• contributions exceeding your capital gains tax (CGT) cap amount
  • contributions made for you by someone else if you are under 18 and the contributor is not your employer
  • most transfers from foreign super funds 
  • life insurance premiums and fund fees (in some cases)

What Contributions Don’t Count as Non-Concessional?

The following types of superannuation contributions do not count towards your non-concessional contributions cap:
  • personal injury payments (also known as structured settlement contributions)
  • contributions that you chose to count towards your capital gains tax (CGT) cap that have not exceeded your lifetime limit
  • Superannuation downsizer contributions from the proceeds of selling your home.

Concessional vs. Non-Concessional Contributions: What’s the Difference?

A concessional contribution is a pre-tax contribution you make into a superannuation fund, which is taxed at a rate of 15%. This can be tax beneficial. However, concessional contributions have a lower cap meaning you can’t contribute as much as you can non-concessionally.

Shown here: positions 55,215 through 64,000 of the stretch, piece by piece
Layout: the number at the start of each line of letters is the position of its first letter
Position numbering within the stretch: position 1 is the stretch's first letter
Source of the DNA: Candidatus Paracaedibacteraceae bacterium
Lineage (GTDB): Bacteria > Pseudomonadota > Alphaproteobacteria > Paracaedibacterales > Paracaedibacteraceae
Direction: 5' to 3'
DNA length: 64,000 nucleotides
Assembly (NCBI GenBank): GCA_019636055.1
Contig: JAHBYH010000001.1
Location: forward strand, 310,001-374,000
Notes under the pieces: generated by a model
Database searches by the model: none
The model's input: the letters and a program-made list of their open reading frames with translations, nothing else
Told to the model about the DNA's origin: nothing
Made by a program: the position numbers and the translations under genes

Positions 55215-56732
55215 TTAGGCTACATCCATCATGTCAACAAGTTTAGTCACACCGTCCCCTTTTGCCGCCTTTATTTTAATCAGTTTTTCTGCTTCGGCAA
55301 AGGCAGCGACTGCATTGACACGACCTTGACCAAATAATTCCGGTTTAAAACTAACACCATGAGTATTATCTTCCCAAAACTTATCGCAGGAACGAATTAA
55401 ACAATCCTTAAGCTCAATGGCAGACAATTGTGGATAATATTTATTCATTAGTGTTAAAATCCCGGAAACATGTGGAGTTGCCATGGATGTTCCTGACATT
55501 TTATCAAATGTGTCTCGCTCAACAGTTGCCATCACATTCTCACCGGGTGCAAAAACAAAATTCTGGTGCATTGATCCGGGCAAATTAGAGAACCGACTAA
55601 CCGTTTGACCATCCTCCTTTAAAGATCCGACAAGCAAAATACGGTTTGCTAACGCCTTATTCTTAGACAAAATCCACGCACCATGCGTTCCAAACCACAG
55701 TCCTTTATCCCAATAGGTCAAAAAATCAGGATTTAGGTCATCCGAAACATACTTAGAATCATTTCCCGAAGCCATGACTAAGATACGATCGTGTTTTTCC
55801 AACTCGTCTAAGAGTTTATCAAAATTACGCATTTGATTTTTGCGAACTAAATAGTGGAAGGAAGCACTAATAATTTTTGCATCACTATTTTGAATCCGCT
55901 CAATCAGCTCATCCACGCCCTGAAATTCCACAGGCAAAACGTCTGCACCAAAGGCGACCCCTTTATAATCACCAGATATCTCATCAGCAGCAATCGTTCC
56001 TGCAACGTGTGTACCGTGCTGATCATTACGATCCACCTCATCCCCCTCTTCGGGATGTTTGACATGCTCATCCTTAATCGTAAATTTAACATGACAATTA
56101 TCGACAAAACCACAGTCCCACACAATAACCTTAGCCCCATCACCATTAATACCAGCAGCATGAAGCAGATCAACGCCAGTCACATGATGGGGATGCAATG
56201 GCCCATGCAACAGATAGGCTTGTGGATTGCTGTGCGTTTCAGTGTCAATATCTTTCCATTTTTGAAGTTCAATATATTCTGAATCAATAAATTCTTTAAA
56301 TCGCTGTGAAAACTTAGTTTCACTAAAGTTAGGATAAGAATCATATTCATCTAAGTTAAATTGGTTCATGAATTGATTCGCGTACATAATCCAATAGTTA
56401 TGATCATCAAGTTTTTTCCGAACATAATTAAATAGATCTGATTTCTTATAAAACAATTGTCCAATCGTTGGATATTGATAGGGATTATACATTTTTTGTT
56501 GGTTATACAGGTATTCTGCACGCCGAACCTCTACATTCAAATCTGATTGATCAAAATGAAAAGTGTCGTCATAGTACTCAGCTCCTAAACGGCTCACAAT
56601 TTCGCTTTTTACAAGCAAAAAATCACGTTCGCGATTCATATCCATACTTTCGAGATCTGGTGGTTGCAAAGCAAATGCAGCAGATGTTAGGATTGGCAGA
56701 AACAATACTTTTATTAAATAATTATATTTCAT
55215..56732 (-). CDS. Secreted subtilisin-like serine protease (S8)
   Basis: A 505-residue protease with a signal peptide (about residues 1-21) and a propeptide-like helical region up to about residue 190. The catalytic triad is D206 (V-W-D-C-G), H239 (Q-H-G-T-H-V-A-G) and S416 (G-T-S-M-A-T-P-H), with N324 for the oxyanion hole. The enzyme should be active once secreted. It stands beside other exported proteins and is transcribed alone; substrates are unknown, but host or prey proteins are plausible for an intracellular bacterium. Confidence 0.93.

Meanwhile, non-concessional contributions are made on a post-tax basis. Since you’re paying voluntarily, you don’t have to pay tax after it enters your super fund. What’s more, non-concessional contributions have a higher cap.

What is the Non-Concessional Contributions Cap?

  • Concessional contributions are currently capped at $27,500 per financial year. 
  • However, non-concessional contributions are currently capped at $110,000 per financial year.

Note that the non-concessional cap is not uniform – your cap might differ based on certain factors. 

How can you avoid exceeding the non-concessional contribution cap?

Avoid exceeding the cap by knowing your personal contribution caps:

  • Always check your total super balance 
  • Keep track of bring-forward arrangements you make
  • Keep records of non-concessional contributions you get, whether through personal payments, employers, or others. 
  • Seek guidance from one of our financial expert partners

Bring-Forward Arrangements

Want to add more money into your super account over the annual non-concessional contribution cap?

You may be able to make extra non-concessional contributions above the cap using the bring-forward arrangement.